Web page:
Onboarding and Retention have been considered to have separate strategies. And that’s still predominantly the case; however, HR has begun to see the linkages between the two. To be more specific, onboarding can be at least in some way, considered to have a retention strategy.
Employee retention was a major concern in the cooperate world Before COVID-19 and now again after the span of half year, the problem is increasing again slowly . Individuals (generally freshers) once being trained have a tendency to move to other organizations for better prospects, Now Lucrative salary, comfortable timings, better ambience, growth prospects are not that much reasons which prompt an employee to look for a change. Due to Covid, lack of integration with the company – People/culture/Job Profile – virtually plays a major role for attrition
Thus, a powerful Onboarding process translates to the retention of talent down the road. According to research by Glassdoor, organizations with a strong onboarding process can improve the retention of new hires by 82 percent. Additionally, productivity sees a boost in improvement of more than 70 percent!
Inflowing the Company’s World with good impression
The onboarding process is one of the first impressions an employee will have of the company as a new hire. Sure, he or she has gone through the interview process, spoken to HR professionals and even managers, but the person’s interaction with the company up to this point has been mainly external. As a new hire, she or he will gain access to the company’s “world” – being able to sign into the company intranet for the first time and even meet new co-workers — among other things. The company will benefit from these positive experiences and could, conversely, suffer from negative ones. Digitize says employees having a negative onboarding experience are twice as likely to look for another job.
Think about it for a moment with a bad impression
When companies fail to make a positive first impression during onboarding, new employees are more likely to feel confused, demoralized, surprised, and disengaged in the long run.
A bad first impression can flavor not only the rest of the onboarding process, but also the hew hire’s later interactions with the company. Some examples might include:
1. A negative impact on the building of the psychological contract between the employee and the employer
2.A lack of engagement from the new employee
3.An impact on productivity
4.An impediment when it comes to connecting with other co-workers and the company culture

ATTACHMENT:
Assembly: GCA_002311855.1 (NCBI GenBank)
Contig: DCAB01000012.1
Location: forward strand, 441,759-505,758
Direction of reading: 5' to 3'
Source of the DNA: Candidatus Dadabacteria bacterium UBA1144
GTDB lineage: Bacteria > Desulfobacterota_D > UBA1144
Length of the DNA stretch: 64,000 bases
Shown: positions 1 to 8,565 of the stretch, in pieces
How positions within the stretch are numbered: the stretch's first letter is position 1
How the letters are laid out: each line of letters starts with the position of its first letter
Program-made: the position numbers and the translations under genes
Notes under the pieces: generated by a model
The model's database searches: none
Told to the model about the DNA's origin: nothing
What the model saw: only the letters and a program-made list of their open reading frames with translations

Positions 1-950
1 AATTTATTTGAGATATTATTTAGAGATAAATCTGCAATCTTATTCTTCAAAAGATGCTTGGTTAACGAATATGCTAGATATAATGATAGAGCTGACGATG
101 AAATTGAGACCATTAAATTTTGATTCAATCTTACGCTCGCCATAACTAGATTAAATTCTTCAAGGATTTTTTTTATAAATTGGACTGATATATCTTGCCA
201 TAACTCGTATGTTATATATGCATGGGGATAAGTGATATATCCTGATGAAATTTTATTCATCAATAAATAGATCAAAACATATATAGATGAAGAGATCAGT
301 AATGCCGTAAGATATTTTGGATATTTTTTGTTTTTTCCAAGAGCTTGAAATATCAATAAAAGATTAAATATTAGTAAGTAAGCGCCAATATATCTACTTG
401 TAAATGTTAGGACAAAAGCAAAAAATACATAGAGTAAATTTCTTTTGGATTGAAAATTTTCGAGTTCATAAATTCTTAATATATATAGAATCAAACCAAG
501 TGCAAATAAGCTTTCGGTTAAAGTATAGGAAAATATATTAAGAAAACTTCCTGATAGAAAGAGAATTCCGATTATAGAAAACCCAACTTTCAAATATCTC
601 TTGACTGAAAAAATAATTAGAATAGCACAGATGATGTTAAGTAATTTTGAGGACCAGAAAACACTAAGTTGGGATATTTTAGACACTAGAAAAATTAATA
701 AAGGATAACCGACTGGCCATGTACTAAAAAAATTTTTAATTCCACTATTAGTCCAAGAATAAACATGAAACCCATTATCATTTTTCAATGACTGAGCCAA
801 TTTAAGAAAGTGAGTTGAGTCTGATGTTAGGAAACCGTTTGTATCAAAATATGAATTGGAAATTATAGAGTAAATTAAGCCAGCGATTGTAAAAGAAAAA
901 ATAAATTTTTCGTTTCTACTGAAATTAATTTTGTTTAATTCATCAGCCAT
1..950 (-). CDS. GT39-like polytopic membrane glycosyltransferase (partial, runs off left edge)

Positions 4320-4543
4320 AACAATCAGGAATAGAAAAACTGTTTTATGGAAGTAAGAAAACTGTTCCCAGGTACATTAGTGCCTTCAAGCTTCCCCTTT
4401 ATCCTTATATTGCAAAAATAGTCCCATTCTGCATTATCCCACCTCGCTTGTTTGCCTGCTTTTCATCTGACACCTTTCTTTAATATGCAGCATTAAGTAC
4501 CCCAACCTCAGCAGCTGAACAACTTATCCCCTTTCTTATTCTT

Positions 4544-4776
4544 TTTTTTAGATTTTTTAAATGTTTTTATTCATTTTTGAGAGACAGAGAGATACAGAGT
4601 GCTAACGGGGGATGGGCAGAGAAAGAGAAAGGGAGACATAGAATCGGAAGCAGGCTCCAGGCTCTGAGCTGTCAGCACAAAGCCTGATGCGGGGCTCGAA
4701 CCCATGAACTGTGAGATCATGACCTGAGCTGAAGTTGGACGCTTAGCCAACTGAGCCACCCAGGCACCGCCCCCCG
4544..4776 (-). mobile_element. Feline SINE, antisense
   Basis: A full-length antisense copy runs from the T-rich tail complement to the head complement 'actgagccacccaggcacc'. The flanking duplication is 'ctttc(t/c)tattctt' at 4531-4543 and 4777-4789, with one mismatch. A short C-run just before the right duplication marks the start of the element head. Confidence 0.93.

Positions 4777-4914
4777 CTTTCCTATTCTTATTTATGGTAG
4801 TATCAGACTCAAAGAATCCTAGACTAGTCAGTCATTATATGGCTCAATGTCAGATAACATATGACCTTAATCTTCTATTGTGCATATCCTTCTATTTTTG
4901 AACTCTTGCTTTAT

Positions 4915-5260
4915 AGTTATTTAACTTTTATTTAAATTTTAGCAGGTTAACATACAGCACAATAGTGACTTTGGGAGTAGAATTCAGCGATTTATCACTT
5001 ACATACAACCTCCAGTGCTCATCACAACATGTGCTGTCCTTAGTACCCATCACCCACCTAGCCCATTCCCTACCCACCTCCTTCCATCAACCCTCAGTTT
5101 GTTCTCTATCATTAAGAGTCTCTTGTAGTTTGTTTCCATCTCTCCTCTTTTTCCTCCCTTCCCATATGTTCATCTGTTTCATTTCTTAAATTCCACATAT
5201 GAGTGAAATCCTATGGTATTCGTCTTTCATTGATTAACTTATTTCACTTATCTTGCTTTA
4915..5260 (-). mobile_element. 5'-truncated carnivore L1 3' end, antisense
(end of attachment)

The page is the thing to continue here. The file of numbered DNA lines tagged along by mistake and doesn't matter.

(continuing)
How Onboarding supports in Retention of Employees:
1.Onboarding isn’t just for signing HR paperwork and sharing manuals and documentation; it’s a time for helping employees understand your core values and learn how their work can be aligned with those values where they can see there personal growth align with corporate vision
2.When companies do it well, onboarding builds connections between new employees and helps them feel a sense of belonging in a new community. Recognizing new employees right awayhelps them feel included and engaged for ong term
3.Even before someone is hired, they can begin to experience the passion of the leadership, the camaraderie of the workplace, and the inspiration of the organization’s purpose.
4.Many people quit because the job wasn’t what they expected. Before hiring someone, ensure you are providing them realistic previews of the job and work environment.
Then, use your first impression wisely. Essentially, you want to affirm their decision to join the company.
1.Be extra clear with new hires about the role and expectations. Ensure they have enough access to their supervisor when they have questions. No matter how brilliant they are, everyone has a learning curve in the beginning.
2.Finally, socialization into the cultureis the biggest missed opportunity in onboarding. Incorporate culture into your onboarding program. Integrate formal and informal opportunities to build connections with co-workers. A buddy or mentor program is a common approach that gives the employee someone to go to with the less technical, more “how do you use the espresso machine?” kind of guidance.
Small Sift –
Best Practices in the HR Forum – To Map the employee experience from the employee’s perspective instead of HR’s perspective. This small shift can help focus efforts on a great experience instead of an efficient process.
Your retention efforts will be more effective (and cost-effective) if sthey are tailored to the critical people at risk of leaving. Based on whom these critical people are and the reasons they are at risk of leaving, consider the following onboarding strategies to reduce employee turnover.